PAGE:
World Library  
Flag as Inappropriate
Email this Article

Essays on Philosophical Subjects

Article Id: WHEBN0003730000
Reproduction Date:

Title: Essays on Philosophical Subjects  
Author: World Heritage Encyclopedia
Language: English
Subject: Invisible hand, Adam Smith, Classical economics, The Theory of Moral Sentiments, List of books about philosophy
Collection: Books by Adam Smith, Philosophy Books
Publisher: World Heritage Encyclopedia
Publication
Date:
 

Essays on Philosophical Subjects

Essays on Philosophical Subjects, by the Scottish economist Adam Smith, is a history of astronomy down to Smith's own era, plus some thoughts on ancient physics and metaphysics.

This work was published posthumously, in 1795, using material which Adam Smith had intended to publish eventually but had not prepared at the time of his death in 1790. This was done by his literary executors, two old friends from the Scottish academic world; physicist/chemist Joseph Black and pioneering geologist James Hutton. A brief account of their work appears in a section entitled 'Advertisement by the Editors'.[1]

The book consists of three distinct works:

  • The History of Astronomy
  • The History of the Ancient Physics
  • The History of the Ancient Logics and Metaphysics

The History of Astronomy is the largest of these and is thought to have been written in the 1750s, before Smith's major works. The overall understanding is excellent, though the Glasgow Edition of 1976 includes some detailed criticism of his use of sources. But it also defends him for calling Newton a philosopher rather than a scientist; the word 'scientist' did not exist before 1839.

It is also interesting for containing Smith's first mention of the invisible hand:

For it may be observed, that in all Polytheistic religions, among savages, as well as in the early ages of heathen antiquity, it is the irregular events of nature only that are ascribed to the agency and power of the gods. Fire burns, and water refreshes; heavy bodies descend, and lighter substances fly upwards, by the necessity of their own nature; nor was the invisible hand of Jupiter every apprehended to be employed in those matters. (III.2, page 49 of the Glasgow Edition.)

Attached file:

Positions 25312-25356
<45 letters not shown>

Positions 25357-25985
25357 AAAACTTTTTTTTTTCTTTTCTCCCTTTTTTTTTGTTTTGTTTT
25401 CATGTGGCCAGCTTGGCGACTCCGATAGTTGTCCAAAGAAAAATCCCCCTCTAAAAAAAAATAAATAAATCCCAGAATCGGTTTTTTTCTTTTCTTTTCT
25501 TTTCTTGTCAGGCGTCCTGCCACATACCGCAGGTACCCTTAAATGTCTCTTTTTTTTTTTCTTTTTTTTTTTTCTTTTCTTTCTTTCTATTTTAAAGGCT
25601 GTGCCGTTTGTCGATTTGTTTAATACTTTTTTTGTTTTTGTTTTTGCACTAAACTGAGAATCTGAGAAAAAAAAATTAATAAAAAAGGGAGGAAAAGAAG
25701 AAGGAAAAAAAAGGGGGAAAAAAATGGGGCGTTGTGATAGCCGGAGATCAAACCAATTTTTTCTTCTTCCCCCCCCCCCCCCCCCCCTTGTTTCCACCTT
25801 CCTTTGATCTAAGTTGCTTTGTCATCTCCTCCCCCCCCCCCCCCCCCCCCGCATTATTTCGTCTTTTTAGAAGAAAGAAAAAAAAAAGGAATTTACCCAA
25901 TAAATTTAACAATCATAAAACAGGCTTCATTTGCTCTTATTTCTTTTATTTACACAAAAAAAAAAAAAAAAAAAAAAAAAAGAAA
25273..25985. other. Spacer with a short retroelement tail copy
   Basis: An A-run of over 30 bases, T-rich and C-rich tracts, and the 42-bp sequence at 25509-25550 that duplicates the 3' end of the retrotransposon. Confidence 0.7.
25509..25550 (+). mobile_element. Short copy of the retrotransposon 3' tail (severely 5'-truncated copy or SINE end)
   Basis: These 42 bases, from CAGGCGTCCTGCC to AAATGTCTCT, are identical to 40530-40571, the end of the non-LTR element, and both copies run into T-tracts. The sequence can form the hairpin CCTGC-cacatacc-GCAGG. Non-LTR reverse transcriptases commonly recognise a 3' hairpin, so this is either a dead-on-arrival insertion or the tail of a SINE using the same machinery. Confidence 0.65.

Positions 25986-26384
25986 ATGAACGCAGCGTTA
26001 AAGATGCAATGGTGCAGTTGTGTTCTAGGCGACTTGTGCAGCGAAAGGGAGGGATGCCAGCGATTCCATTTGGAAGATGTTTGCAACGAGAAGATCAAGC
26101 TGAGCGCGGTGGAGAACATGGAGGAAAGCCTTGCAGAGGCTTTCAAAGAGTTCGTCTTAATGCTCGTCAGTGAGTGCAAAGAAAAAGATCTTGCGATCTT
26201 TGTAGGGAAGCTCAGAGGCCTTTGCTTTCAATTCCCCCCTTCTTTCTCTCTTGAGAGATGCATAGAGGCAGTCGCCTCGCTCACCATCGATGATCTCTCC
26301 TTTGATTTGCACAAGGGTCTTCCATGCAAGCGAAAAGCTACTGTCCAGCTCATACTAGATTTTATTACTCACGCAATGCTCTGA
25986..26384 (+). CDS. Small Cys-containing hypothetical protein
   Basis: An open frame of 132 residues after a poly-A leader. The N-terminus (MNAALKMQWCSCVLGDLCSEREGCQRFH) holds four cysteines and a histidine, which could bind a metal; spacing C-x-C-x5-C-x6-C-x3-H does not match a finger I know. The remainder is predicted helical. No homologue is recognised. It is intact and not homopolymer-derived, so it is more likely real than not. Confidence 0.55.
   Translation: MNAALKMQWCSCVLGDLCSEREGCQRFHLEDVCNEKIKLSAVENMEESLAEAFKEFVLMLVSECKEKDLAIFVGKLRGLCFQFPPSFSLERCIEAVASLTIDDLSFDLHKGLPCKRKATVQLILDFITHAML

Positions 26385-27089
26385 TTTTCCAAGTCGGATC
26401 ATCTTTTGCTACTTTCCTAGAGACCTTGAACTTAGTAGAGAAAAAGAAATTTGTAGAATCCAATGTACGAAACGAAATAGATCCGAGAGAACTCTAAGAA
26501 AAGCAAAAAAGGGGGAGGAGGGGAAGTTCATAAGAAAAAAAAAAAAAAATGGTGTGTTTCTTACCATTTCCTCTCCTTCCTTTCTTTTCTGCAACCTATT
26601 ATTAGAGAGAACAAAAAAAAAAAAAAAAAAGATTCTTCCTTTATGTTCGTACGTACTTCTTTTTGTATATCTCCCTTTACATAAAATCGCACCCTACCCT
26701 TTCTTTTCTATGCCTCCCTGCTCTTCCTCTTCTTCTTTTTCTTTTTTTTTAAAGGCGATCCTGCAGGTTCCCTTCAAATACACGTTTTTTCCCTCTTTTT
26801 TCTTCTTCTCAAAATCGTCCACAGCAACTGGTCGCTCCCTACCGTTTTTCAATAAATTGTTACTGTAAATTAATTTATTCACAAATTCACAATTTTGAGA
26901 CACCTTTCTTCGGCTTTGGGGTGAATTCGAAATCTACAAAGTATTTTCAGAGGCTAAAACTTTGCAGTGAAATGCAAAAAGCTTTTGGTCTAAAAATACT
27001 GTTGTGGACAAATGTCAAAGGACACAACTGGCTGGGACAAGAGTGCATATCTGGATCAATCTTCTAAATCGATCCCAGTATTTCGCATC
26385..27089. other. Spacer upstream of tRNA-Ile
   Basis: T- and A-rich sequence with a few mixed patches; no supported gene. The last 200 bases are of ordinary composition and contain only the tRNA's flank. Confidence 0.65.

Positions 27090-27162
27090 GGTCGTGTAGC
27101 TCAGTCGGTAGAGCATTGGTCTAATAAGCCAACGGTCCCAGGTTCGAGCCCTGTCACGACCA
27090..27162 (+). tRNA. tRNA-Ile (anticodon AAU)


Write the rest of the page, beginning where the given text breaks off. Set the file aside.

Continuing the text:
Notes

  1. ^ See Essays on Philosophical Subject by the late Adam Smith, LLD (1 ed.). London and Edinburgh: T. Cadell Jun. and W.Davies (Successors to Mr. Cadell) in the Strand and W. Creech, Edinburgh. 1795. Retrieved 16 June 2015.  via Internet Archive

External links

  • Online edition
This article was sourced from Creative Commons Attribution-ShareAlike License; additional terms may apply. World Heritage Encyclopedia content is assembled from numerous content providers, Open Access Publishing, and in compliance with The Fair Access to Science and Technology Research Act (FASTR), Wikimedia Foundation, Inc., Public Library of Science, The Encyclopedia of Life, Open Book Publishers (OBP), PubMed, U.S. National Library of Medicine, National Center for Biotechnology Information, U.S. National Library of Medicine, National Institutes of Health (NIH), U.S. Department of Health & Human Services, and USA.gov, which sources content from all federal, state, local, tribal, and territorial government publication portals (.gov, .mil, .edu). Funding for USA.gov and content contributors is made possible from the U.S. Congress, E-Government Act of 2002.
 
Crowd sourced content that is contributed to World Heritage Encyclopedia is peer reviewed and edited by our editorial staff to ensure quality scholarly research articles.
 
By using this site, you agree to the Terms of Use and Privacy Policy. World Heritage Encyclopedia™ is a registered trademark of the World Public Library Association, a non-profit organization.
 


Copyright © World Library Foundation. All rights reserved. eBooks from Project Gutenberg are sponsored by the World Library Foundation,
a 501c(4) Member's Support Non-Profit Organization, and is NOT affiliated with any governmental agency or department.